Music Hall of Williamsburg
Iceage, A Place to Bury Strangers

Part of Northside Festival

Iceage

A Place to Bury Strangers

Lower, Bennio Qwerty, Bambara

Thu, June 13, 2013

Doors: 8:00 pm / Show: 9:00 pm

Music Hall of Williamsburg

Brooklyn, NY

$15

This event is 18 and over

Iceage
Iceage
If you’re reading this, you’re probably part of whatever is left of the music press in 2011. There is no reason to explain the state of modern, relevant punk rock to you; you’re paid (in one way or another) to know it all. Fittingly, there is no reason to outline any scene reports or regional histories that brought about the formation of Copenhagen’s Iceage. Its members are teenagers, presently 18 or 19 years of age, and as with most people that age, it doesn’t do any good to cite influences. Rather, Iceage mixes punk, post-punk, Goth and hardcore as if they invented it, and does such an excellent job of blending these tropes with the pent-up energy and frustration of the just-post-pubescent years of young mens’ lives, that they might as well have.
New Brigade is Iceage’s debut album (licensed from Escho Records of Denmark); 26 minutes of anthemic stress, of tension undiluted by worldly wisdom or amassed experience. Following a seven-inch single (recorded by Peter Peter, of the Sods and Sort Sol) and compilation track, New Brigade displays a confidence that substitutes worldly experience for the thrills of discovery, of knowing that it is possible to forge your own path in light of adults, the establishment, and prevailing wisdom telling you to do otherwise. In this tradition, New Brigade’s twelve songs rush past, long enough to hit you in the chest and short enough to make you wonder what happened. YouTube shows Iceage’s live shows to be frenetic, sometimes violent affairs with very little compromise in the way of sound or concept. You may get pushed around. Deal with it. This is a punk record from a punk band that plays punk shows. American audiences will get their first chance to see them play this summer, once they finish their current year of high school.
There likely will not be a record of this type so singular and stunning until Iceage makes another one.
A Place to Bury Strangers
A Place to Bury Strangers
"That's the most intense fear and feeling--when you go to a show and you're actually scared," says Oliver Ackermann, guitarist and frontman of Brooklyn trio A Place To Bury Strangers.

"Or you can palpably feel the danger in the music," adds bassit Dion Lunadon, "Like it's going to fall apart at any moment and the players doing it are so in the moment they don't give a shit about anything else. They're just going for it. It's a gutter kinda vibe; everything about it is icky and evil and dangerous."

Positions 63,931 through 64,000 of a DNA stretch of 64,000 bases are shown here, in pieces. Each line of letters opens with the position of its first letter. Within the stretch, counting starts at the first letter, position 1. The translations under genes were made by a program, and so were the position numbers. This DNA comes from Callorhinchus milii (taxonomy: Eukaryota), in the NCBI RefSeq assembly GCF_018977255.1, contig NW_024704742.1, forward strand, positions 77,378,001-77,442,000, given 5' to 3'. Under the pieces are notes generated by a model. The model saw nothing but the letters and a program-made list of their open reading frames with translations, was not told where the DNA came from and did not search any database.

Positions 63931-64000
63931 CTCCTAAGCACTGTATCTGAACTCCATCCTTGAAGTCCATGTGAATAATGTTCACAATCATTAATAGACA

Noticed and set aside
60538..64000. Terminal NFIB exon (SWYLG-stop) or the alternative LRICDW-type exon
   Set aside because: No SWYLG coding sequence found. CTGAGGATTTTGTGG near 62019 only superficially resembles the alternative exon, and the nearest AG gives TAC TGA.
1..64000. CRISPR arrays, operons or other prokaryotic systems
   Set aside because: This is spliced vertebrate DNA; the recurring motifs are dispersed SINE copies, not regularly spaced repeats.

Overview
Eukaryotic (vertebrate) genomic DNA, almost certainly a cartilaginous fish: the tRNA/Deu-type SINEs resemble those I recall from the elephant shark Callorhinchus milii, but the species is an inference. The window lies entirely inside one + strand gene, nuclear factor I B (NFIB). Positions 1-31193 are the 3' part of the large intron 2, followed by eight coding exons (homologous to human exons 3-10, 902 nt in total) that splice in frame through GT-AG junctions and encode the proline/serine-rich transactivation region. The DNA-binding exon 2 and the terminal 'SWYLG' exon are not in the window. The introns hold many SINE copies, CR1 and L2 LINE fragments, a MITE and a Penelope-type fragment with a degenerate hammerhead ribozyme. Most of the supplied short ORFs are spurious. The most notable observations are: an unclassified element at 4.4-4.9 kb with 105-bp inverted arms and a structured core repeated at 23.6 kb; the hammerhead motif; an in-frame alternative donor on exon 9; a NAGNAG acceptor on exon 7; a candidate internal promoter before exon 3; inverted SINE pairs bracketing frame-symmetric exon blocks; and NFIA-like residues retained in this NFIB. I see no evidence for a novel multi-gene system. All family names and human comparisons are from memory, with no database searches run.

The band are currently working on their 5th album with an eye toward a fall release. Rather than fixate on the minute recording details like they may have done in the past, the group, rounded out by drummer Lia Simone are trusting their instincts and trying to keep things as pure as possible. Music is much more exhilarating when it's unpredictable even on repeat plays. Simone makes her recording debut with the band here, and it's obvious that she’s helped pushed the band's recordings closer to the level of their infamous live shows.
Bennio Qwerty
Bennio Qwerty
Bennio Qwerty began on a Brooklyn construction site in the Summer of 2012. Working together on a four month build-out of a bar in South Williamsburg, guitarist/singer Mike Barron and bassist Nathan Delffs quickly bonded over their love of Lungfish, Scott Walker, and Drive Like Jehu. Naturally, they decided to start a project of their own.



Mike, a member of the Brooklyn indie-pop quintet North Highlands, and Nathan, formerly of Brooklyn-by-way-of-Portland's Forest Fire, enlisted Louie Glaser, a long time friend, middle school music teacher, and member of Wise Blood to drum. The band gelled instantly. A month later Bennio Qwerty had a set’s worth of material and began playing shows in and around their Brooklyn neighborhood. They released the aptly titled “EP” in February of 2013 and returned to the studio to track four more songs for a second, slightly more creatively titled, “Picture Of” EP to be released this summer.



Bennio Qwerty’s earlier material is turbulent and flush with the exuberance of a band still thrilled to have discovered one another. Compared to those recordings, their new EP’s title track, “Picture Of” has a smoother, more controlled feel. While it still hints at the influences that brought them together, the song is a natural progression for a band becoming more comfortable with its sound. Like the neighborhoods they help to build, the song is urban in tone—hypnotic and mechanical—but Barron is skeptical. He shrugs, “Thoughts on moving west? Thoughts on leaving all this? We could pack up and do it this spring, we could leave this city behind.”
Bambara
Bambara
In marrying the maniacal ravings of The Birthday Party and the noisy, ugliness of early Swans with the tangled cowpunk of The Gun Club and recent Iceage, vocalist/guitarist Reid Bateh, drummer Blaze Bateh, and bassist William Brookshire create something wholly idiosyncratic, and ultimately more satisfying than most anything else in the current post-punk landscape.

The Brooklyn-based trio has been honing its noise-punk brutalism since forming in Athens, Ga., in 2009. After a year of recording in their basement apartment, BAMBARA released their haunting LP Dreamviolence in 2013 to much critical acclaim and tours with A Place to Bury Strangers and METZ.
Venue Information:
Music Hall of Williamsburg
66 North 6th St
Brooklyn, NY, 11249
http://www.musichallofwilliamsburg.com/